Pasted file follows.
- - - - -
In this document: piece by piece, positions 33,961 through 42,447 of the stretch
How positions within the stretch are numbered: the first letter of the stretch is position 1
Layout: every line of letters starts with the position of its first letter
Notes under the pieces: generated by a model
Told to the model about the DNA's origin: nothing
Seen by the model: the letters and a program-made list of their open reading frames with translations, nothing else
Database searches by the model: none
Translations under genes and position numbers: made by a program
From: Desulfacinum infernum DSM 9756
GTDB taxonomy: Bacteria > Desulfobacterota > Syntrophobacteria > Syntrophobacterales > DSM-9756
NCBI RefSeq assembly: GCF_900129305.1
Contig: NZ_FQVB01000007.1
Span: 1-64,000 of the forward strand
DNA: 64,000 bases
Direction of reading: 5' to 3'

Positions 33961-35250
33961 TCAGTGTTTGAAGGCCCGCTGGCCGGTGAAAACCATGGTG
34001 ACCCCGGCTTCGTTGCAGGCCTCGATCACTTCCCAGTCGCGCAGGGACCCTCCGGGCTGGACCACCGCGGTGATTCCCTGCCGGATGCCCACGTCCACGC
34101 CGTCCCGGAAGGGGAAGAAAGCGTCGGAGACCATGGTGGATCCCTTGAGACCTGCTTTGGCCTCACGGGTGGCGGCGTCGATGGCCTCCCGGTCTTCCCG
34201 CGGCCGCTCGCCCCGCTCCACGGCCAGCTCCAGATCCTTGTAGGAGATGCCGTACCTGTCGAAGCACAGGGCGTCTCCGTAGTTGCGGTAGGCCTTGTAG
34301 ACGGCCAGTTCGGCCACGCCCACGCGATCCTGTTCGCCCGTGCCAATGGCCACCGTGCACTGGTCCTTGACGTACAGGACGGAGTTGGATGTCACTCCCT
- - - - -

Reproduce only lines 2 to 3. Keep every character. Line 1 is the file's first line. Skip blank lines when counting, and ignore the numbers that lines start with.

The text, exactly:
How positions within the stretch are numbered: the first letter of the stretch is position 1
Layout: every line of letters starts with the position of its first letter